On the costs of self-interested economic behavior: how does stinginess get under the skin?

Abstract

The present study examined how financial decisions 'get under the skin'. Participants played an economic game in which they could donate some of their payment to another student. Affect was measured afterward and salivary cortisol was measured before and afterward. Participants who kept more money for themselves reported less positive affect, more negative affect, and more shame. Shame predicted higher levels of post-game cortisol, controlling for pre-game cortisol; stingy economic behavior therefore produced a significant indirect effect on cortisol via shame. Thus, shame and cortisol represent plausible emotional and biological pathways linking everyday decisions with downstream consequences for health.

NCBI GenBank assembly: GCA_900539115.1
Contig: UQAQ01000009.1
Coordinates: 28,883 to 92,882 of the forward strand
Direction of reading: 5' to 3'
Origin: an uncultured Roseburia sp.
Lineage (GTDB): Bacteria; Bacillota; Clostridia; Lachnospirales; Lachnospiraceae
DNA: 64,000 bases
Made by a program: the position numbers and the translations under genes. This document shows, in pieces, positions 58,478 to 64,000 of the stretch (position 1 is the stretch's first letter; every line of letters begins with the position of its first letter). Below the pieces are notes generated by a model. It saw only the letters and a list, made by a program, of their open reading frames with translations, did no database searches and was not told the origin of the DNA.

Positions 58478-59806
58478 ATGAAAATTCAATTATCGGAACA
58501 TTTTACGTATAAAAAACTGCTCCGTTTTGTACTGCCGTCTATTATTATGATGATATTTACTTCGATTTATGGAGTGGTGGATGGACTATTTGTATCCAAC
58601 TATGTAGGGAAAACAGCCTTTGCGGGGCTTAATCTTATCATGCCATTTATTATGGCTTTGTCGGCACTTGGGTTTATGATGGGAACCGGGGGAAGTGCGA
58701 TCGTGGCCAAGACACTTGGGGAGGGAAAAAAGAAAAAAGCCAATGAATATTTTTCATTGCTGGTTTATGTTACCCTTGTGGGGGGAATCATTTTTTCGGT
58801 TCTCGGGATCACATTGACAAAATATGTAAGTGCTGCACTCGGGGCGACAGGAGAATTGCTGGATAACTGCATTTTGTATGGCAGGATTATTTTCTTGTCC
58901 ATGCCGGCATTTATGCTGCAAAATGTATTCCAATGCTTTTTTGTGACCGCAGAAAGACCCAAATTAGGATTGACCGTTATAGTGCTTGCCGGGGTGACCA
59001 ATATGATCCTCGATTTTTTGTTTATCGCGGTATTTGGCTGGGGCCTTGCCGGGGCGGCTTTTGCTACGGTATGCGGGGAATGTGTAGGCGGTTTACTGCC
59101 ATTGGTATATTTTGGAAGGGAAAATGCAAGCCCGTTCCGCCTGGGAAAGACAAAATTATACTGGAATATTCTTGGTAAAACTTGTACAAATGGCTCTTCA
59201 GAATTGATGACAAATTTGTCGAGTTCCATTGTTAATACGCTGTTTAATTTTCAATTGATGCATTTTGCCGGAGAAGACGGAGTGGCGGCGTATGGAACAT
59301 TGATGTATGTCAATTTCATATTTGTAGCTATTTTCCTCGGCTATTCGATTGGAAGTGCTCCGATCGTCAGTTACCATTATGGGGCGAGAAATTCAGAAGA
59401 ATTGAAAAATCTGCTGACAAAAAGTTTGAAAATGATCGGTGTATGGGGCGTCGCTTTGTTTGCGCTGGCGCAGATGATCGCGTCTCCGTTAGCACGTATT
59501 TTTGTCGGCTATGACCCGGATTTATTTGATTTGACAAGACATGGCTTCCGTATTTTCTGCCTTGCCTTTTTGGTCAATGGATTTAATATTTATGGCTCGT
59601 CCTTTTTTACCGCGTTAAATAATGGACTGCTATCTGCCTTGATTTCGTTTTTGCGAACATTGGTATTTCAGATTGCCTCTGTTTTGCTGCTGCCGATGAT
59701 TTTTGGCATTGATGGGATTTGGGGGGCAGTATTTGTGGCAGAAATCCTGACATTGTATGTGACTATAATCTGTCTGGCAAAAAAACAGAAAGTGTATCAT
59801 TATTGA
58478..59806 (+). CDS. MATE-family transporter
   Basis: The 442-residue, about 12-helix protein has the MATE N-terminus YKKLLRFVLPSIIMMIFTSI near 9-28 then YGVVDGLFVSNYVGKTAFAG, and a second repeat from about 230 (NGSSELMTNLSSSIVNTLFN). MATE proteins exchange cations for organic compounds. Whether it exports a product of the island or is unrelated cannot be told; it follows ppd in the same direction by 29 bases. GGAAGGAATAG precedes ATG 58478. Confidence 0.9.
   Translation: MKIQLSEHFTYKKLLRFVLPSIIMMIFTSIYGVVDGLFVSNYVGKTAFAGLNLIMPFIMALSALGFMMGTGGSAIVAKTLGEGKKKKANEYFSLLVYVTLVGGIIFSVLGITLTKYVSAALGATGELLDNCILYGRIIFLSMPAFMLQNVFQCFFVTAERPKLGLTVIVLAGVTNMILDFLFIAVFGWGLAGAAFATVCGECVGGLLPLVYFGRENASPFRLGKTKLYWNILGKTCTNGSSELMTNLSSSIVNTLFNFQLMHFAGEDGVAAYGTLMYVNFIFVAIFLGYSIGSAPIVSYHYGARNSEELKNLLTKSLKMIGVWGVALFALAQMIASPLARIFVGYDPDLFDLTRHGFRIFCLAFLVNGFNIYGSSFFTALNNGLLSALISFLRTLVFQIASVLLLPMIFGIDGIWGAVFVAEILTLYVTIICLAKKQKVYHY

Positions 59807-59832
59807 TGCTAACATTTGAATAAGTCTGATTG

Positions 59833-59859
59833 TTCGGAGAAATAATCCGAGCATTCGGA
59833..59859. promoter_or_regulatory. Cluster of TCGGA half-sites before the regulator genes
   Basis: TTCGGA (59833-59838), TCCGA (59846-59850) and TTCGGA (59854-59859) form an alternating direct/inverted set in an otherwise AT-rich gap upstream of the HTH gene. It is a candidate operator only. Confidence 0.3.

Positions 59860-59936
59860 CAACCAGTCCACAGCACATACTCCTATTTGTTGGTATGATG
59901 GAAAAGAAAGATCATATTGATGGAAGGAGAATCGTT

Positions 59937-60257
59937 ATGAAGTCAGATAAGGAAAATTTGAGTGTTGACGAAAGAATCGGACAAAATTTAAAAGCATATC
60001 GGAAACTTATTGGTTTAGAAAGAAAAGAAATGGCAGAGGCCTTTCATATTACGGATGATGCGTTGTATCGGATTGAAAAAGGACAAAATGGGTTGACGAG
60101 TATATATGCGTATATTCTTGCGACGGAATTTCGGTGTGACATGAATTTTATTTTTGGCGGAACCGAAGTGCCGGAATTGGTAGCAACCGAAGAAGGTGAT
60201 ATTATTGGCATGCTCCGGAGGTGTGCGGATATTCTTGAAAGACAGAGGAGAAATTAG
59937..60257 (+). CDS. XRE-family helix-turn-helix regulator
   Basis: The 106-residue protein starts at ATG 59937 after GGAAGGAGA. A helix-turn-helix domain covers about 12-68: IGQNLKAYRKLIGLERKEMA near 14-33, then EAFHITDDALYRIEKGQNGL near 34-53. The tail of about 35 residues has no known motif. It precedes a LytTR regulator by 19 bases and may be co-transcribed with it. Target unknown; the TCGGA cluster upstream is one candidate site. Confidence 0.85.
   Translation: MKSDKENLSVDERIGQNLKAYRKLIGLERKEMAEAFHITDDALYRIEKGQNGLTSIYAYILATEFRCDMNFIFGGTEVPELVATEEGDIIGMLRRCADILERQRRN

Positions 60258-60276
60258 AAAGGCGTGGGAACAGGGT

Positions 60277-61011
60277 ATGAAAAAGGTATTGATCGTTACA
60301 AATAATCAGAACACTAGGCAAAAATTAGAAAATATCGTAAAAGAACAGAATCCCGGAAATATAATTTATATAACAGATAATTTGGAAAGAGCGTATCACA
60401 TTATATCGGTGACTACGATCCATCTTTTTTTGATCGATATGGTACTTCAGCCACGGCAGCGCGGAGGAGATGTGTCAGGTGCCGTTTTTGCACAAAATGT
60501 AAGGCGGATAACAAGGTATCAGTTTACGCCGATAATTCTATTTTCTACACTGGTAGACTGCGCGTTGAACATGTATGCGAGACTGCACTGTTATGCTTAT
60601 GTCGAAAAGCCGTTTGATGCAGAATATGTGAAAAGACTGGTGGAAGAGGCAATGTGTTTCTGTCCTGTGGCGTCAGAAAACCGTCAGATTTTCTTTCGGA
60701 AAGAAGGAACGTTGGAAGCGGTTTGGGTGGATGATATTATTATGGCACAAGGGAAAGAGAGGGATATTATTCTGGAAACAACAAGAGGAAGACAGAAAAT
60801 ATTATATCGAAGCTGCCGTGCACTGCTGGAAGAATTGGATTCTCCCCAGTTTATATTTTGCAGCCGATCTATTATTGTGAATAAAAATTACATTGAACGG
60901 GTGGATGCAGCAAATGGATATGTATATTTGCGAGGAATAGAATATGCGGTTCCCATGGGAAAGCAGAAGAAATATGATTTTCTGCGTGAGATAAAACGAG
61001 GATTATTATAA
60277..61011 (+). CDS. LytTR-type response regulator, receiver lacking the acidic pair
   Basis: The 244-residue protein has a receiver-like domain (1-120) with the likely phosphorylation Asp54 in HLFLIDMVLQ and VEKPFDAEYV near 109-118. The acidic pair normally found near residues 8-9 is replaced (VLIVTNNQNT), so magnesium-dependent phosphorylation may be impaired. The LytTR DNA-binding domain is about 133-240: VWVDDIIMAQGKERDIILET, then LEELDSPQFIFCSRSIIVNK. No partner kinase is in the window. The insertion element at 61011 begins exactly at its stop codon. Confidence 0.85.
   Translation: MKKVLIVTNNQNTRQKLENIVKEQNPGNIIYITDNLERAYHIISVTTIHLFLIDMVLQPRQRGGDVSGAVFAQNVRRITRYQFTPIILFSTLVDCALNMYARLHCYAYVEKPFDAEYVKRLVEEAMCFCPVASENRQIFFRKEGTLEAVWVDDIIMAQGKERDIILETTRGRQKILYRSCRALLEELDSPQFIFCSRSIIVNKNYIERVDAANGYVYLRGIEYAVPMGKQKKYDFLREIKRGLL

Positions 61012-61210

DOI: 10.1177/1359105309356366

Cite this paper

@article{Dunn2010OnTC, title={On the costs of self-interested economic behavior: how does stinginess get under the skin?}, author={Elizabeth W. Dunn and Claire E. Ashton-James and Margaret D. Hanson and Lara B. Aknin}, journal={Journal of health psychology}, year={2010}, volume={15 4}, pages={627-33} }